Dynamic hyperinflation limits exercise duration in chronic obstructive pulmonary disease (COPD). To limit dynamic hyperinflation during exercise and thus improve exercise duration, we successfully developed a visual-auditory ventilation-feedback system. The system retrains patient's breathing pattern during exercise. The goal of the current proposal is to develop a user-friendly ventilation-feedback technique with a novel auditory feedback system. We reason that the proposed feedback system plus exercise training will be superior to exercise training alone while having the potential for an easier application into clinical practice. Hypotheses: The primary hypothesis is that the exercise duration of patients with moderate-to-severe COPD who successfully complete a 12-week program of breathing retraining plus exercise will be longer than that of patients who complete a 12-week program of treadmill exercise training alone. We also hypothesize that the primary predictor of improved exercise duration will be a reduction in dynamic hyperinflation and to a lesser extent, improvement in peripheral muscle function. Lastly, we hypothesize that dyspnea will be reduced in patients assigned to breathing retraining plus exercise when compared to exercise training alone. Methods: The proposed study is a randomized controlled clinical trial. 246 patients with moderate-to-severe COPD will be enrolled and randomized into breathing retraining plus exercise or exercise training alone. Both groups will receive 12-weeks of treadmill exercise training three times weekly. The breathing retraining plus exercise group will also receive auditory feedback to decrease respiratory rate and prolong exhalation. The goal of breathing retraining is to reduce exercise- induced dynamic hyperinflation. Follow-up testing will be completed at 6, 12, and 24 weeks. Testing will include a pulmonary function test, symptom-limited and constant workrate treadmill tests, six-minute walk, dyspnea measurements, testing of respiratory muscle strength and endurance, and quadriceps muscle endurance testing. Analysis: Measures of central tendency will be used to describe the study sample. A two-sample t-test (? = 0.05) will be used to analyze changes from baseline to 12-weeks between the breathing retraining plus exercise group and exercise training alone group. In data analysis, intention-to-treat principles will be used. Since several measures will be taken on each patient, mixed-models analysis will be used to compare changes over time between the two groups. Multiple regression analysis will be employed to determine the predictors of improved exercise performance.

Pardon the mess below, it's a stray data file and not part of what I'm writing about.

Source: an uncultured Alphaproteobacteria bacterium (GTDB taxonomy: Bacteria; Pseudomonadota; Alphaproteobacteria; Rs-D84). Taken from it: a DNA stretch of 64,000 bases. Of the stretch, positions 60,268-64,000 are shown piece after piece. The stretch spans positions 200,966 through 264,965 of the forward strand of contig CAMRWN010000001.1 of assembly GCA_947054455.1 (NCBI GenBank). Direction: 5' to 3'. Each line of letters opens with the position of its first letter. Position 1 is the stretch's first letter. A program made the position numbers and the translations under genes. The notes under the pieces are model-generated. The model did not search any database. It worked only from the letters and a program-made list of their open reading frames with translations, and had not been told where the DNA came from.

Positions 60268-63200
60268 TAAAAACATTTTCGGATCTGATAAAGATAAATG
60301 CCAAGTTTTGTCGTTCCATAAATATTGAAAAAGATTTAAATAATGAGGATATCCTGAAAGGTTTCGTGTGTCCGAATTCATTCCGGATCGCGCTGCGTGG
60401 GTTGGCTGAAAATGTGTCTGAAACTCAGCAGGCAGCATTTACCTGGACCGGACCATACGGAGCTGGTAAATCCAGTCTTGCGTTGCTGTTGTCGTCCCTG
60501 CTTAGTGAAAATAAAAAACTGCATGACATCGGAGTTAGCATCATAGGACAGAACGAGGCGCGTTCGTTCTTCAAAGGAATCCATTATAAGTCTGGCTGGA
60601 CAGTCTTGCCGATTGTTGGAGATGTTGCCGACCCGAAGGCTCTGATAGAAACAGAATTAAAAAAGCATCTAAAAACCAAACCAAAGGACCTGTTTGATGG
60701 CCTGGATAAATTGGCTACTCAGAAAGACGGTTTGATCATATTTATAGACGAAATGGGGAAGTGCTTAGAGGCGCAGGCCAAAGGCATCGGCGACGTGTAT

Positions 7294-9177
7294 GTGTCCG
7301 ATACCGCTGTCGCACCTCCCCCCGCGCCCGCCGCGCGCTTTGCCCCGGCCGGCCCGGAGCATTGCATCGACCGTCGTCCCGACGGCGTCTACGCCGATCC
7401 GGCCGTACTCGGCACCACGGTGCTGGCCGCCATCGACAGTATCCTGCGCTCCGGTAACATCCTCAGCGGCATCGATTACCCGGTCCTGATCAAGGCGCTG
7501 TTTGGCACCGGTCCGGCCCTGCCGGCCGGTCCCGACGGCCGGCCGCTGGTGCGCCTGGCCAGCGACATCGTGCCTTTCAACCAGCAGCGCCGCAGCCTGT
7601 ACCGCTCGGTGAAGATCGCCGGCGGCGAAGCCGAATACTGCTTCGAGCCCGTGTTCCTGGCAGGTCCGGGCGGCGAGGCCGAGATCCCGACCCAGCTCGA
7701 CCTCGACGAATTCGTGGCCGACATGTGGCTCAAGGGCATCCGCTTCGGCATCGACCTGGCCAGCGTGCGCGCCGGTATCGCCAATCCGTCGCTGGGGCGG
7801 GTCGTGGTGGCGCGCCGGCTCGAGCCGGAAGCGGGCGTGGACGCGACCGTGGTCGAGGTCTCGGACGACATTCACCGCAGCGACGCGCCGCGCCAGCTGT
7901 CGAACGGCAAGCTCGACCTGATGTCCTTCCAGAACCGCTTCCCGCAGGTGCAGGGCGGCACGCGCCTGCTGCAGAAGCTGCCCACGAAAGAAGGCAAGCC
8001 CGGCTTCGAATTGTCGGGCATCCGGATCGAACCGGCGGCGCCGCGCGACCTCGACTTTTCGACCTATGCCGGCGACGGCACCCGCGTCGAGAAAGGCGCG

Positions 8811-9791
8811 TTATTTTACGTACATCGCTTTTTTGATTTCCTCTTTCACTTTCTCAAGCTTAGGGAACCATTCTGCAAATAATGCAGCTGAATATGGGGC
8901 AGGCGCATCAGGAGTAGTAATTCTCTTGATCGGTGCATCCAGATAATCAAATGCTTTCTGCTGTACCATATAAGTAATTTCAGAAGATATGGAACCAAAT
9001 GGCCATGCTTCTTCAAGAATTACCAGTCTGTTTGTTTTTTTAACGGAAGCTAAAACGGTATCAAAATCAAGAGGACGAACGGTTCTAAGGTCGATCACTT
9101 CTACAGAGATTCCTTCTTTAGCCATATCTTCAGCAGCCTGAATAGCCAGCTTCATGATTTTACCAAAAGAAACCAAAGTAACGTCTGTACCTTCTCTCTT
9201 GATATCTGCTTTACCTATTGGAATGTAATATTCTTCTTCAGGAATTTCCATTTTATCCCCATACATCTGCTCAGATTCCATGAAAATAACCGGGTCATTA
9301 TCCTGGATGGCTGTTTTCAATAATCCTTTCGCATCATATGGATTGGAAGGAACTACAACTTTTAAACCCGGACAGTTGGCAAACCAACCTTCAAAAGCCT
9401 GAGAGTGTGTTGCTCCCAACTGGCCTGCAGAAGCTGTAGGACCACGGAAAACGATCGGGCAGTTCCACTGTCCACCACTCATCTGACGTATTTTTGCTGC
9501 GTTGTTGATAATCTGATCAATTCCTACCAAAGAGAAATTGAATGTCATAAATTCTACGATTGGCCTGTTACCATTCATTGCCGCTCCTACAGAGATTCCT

Public Health Relevance

Relevance to the VA. COPD is the fourth leading cause of death in the United States and the sixth most common chronic condition cited among veterans enrolled in the Veterans Health Administration. Over 16 million individuals in the United States are afflicted with COPD. As compared with the general population, patients with COPD are more likely to rate their health as poor, to report more limitations in daily activities, to visit their physician, to stay in the hospital and to report more disability days. More than 17 million office-visits and over 700,000 hospitalizations resulted from COPD. Innovative approaches to pulmonary rehabilitation of patients with COPD may be instrumental in modifying this cyclical pattern of increasing impairment leading to more hospitalizations and decreasing reserve to cope with the stress and strain of daily living.

National Institute of Health (NIH)
Veterans Affairs (VA)
Non-HHS Research Projects (I01)
Project #
Application #
Study Section
Musculoskeletal/Orthopedic Rehabilitation (RRD2)
Project Start
Project End
Budget Start
Budget End
Support Year
Fiscal Year
Total Cost
Indirect Cost
Edward Hines Jr VA Hospital
United States
Zip Code